Remember, that just because the party to be deposed is an apex official, the deposition is not automatically prevented by law. A corporate official who has unique or superior personal knowledge of discoverable information will still be subject to deposition under the general scope of discovery. Liberty Mutual Ins. Co., supra, 10 Cal.App.4th at 1287-1288. Unfortunately, there is no bright-line definition of “unique or superior personal knowledge.” In many matters, responses to written interrogatories and admissions, along with production of corporate documents, will provide all the information that an apex official might know, including corporate structure, finance and policies. Mere receipt of memoranda or letters related to the litigation does not give an apex official unique or superior knowledge. Id. at 1287. However, if the apex official is the only person with the knowledge or has a greater quality or quantity of knowledge than other sources, they may be subject to deposition. See, e.g., In re Alcatel USA, Inc. (Tex. 2000) 11 S.W.3d 173, 179. Accordingly, in certain situations it may be beneficial to advise apex officials against conducting post-incident interviews or accident scene inspections. See Kelly, Christopher, A Brief Guide to Resisting Apex Depositions, FOR THE DEFENSE, Jan. 2009, at 60. Once the deposition has been sought, make sure to specifically inform the court on the lack of the apex official’s knowledge in the motion for a protective order. Declarations from other corporate officials stating an apex official’s lack of knowledge, rather than personal declarations of the apex official, may not be enough. Donald, supra, 2004 WL 605303 at 7. Therefore, personal declarations of the apex official specifically highlighting their lack of knowledge should be included when moving for a protective order.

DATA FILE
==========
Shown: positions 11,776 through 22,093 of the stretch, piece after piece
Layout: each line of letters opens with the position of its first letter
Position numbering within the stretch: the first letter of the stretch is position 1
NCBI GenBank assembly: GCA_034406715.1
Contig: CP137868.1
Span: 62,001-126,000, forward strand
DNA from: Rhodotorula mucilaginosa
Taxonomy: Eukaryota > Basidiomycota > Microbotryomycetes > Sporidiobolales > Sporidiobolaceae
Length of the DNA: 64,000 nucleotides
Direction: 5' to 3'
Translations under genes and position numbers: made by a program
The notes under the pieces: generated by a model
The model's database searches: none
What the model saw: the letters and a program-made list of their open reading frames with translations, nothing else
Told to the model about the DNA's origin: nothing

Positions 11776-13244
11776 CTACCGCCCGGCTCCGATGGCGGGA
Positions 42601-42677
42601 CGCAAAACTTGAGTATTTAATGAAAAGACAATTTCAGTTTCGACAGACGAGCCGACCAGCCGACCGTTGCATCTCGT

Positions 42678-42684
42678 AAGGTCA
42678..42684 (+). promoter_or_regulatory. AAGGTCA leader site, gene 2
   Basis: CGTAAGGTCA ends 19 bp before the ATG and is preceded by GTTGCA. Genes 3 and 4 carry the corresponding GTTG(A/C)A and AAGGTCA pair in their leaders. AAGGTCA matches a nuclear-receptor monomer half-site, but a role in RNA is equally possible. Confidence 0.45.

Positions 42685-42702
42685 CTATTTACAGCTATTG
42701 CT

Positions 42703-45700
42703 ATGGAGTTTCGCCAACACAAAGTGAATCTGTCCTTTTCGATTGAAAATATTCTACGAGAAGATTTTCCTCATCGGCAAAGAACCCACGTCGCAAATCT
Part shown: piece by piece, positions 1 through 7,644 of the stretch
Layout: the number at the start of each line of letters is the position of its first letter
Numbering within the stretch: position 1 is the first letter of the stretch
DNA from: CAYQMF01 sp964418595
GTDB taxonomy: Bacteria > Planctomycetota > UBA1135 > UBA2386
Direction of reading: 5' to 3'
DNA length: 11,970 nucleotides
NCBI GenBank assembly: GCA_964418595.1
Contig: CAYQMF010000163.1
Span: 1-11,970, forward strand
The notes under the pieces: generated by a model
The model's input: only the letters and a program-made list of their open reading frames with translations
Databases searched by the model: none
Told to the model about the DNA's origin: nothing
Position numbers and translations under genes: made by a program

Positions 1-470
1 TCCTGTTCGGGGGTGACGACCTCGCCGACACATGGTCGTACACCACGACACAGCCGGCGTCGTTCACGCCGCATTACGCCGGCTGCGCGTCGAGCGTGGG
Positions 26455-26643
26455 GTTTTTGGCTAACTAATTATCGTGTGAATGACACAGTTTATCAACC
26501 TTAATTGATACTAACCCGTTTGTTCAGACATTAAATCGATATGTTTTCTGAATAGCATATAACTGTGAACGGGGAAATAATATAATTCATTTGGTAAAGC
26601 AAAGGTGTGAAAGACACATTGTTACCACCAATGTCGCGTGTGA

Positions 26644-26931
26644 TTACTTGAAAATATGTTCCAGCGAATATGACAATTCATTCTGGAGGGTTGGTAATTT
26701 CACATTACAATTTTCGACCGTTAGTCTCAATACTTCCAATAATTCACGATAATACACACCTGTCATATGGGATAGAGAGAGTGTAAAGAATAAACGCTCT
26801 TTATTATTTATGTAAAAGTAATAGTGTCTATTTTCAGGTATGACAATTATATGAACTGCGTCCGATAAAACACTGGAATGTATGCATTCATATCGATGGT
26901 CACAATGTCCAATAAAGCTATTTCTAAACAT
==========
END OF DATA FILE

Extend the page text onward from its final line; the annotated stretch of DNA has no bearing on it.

Even if the apex official arguably does have unique or superior knowledge, the plaintiff must exhaust less intrusive means before seeking the deposition. Liberty Mutual Ins. Co., supra, 10 Cal.App.4th at 1287. To obtain a protective order, the moving party is required to show “unwarranted annoyance, embarrassment, or oppression, or undue burden and expense.” CAL. CODE CIV PRO § 2025.420(b). Following the language from Liberty Mutual, moving party’s burden can be met by simply showing that the plaintiff sought an apex deposition without first exhausting other discovery mechanisms; beginning discovery by deposing apex officials is inherently unreasonable. Liberty Mutual Ins. Co., supra, 10 Cal.App.4th at 1287. The Court provided several examples of alternatives that should be attempted prior to an apex deposition, including written interrogatories directed to the official, deposition of lower-level employees with superior knowledge and an organizational deposition of a person most knowledgeable. Id. at 1289. As a result, in the motion for a protective order, be sure to include both the lack of prior discovery and a description of available alternatives.
When seeking a protective order, the goal should be to shift the burden to the plaintiff, forcing counsel to show the court why the deposition of the apex official is necessary and why the information sought cannot be obtained through less intrusive means. Presenting legitimate reasons to prevent the deposition, such as the official’s lack of relevant knowledge, coupled with reasonable alternatives, which often come in the form of less costly and intrusive discovery mechanisms, should give the court sufficient reasons to grant a protective order. The most effective approach will demonstrate to the court that your opposition is not an attempt to limit discovery, but instead is an effort to make the process more cost-effective and efficient. In the event that a protective order is not granted, at the very least, plaintiff’s motivation for the apex deposition will be revealed, which can be used to limit the scope and harassing character of any subsequent discovery.